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A neighbour filmed a woman assaulting her mother-in-law. The police used the video to arrest her

The incident took place in Kolkata.

Jashoda Pal from the Bansdroni, a neighbourhood in Kolkata, lives with her two sons and their families. Advanced in years, possibly suffering from memory loss, she has become the centre of social media attraction after someone – probably a neighbour – filmed and posted the video above of her daughter-in-law Swapna beating her up.

According to some reports, Swapna Pal was unhappy that her aged mother-in-law Jashoda used to pluck flowers from nearby plants. The video, posted online, created a furore and led the Kolkata Police to intervene. After some searching, they homed in on the offender Swapna Pal and arrested her.

According to their post of June 30 on Facebook:

“This was not a fight between a mother-in-law and a daughter-in-law in a TV serial. Not reel life but real life. The daughter-in-law beat up her mother-in-law for plucking flowers from the garden without permission. A neighbour had made a video of this heartless incident and posted it on Facebook. It went viral instantly. Twenty-five thousand people shared the post. We received countless messages to rescue the old lady who had been assaulted.

Sergeant Suvro Chakraborty of Bansdroni Police Station noticed the video and informed the Officer-in-Charge. The officers at the station made quick investigations and identified the house. Jashoda Pal suffers from amnesia. She is incapable of lodging a complaint with the police. Her husband died a few years ago. It has been learnt that she was ill-treated and physically assaulted regularly.

The Bansdroni police arrested the accused, housewife Swapna Pal, at five pm today. Our thanks to readers, from whom we received the news.”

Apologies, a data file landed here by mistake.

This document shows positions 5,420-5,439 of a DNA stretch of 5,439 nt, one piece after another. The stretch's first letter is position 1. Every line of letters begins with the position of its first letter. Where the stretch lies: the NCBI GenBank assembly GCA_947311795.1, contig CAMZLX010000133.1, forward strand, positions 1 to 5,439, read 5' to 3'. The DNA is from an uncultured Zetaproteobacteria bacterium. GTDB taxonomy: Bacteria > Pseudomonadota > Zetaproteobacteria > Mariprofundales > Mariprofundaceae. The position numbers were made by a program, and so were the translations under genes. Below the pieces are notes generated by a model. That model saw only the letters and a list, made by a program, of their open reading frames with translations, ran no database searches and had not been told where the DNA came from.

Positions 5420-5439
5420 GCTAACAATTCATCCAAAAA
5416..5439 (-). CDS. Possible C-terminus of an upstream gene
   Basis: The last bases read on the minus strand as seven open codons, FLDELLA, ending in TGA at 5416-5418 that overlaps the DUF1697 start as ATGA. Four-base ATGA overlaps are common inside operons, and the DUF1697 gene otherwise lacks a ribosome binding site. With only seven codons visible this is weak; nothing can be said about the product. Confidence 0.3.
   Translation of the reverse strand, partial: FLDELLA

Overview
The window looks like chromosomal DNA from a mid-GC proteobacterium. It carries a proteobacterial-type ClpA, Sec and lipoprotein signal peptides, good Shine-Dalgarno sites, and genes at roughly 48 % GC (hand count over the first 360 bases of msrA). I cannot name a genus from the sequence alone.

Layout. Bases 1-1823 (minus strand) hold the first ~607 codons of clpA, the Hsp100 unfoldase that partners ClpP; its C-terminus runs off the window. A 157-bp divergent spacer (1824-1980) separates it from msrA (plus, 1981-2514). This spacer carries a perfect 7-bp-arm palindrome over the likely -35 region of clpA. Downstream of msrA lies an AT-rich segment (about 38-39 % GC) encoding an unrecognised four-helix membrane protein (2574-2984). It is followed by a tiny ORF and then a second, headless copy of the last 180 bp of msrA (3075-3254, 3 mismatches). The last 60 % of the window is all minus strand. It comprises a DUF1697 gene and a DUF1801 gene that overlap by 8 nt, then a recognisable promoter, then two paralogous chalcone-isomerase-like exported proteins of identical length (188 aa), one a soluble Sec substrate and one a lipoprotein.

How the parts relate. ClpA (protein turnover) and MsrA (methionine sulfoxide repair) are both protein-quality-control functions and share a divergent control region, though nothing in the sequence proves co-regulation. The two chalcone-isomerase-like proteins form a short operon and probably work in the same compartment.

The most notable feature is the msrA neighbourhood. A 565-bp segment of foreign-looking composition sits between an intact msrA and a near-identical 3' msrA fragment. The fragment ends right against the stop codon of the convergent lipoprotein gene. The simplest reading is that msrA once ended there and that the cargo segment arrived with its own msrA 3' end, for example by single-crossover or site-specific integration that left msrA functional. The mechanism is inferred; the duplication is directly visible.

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A special shade of blue inspired these musicians to create a musical piece

Thanks to an interesting neurological condition called synesthesia.

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Pop culture has celebrated synesthetic minds for centuries. Synesthetic musicians, writers, artists and even scientists have produced a body of work that still inspires. Indeed, synesthetes often gravitate towards the arts. Eduardo is a Canadian violinist who has synesthesia. He’s, in fact, so obsessed with it that he even went on to do a doctoral thesis on the subject. Eduardo has also authored a children’s book meant to encourage latent creativity, and synesthesia, in children.

Litsa, a British violinist, sees splashes of paint when she hears music. For her, the note G is green; she can’t separate the two. She considers synesthesia to be a fundamental part of her vocation. Samara echoes the sentiment. A talented cellist from London, Samara can’t quite quantify the effect of synesthesia on her music, for she has never known a life without it. Like most synesthetes, the discovery of synesthesia for Samara was really the realisation that other people didn’t experience the world the way she did.

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This article was produced by the Scroll marketing team on behalf of NEXA and not by the Scroll editorial team.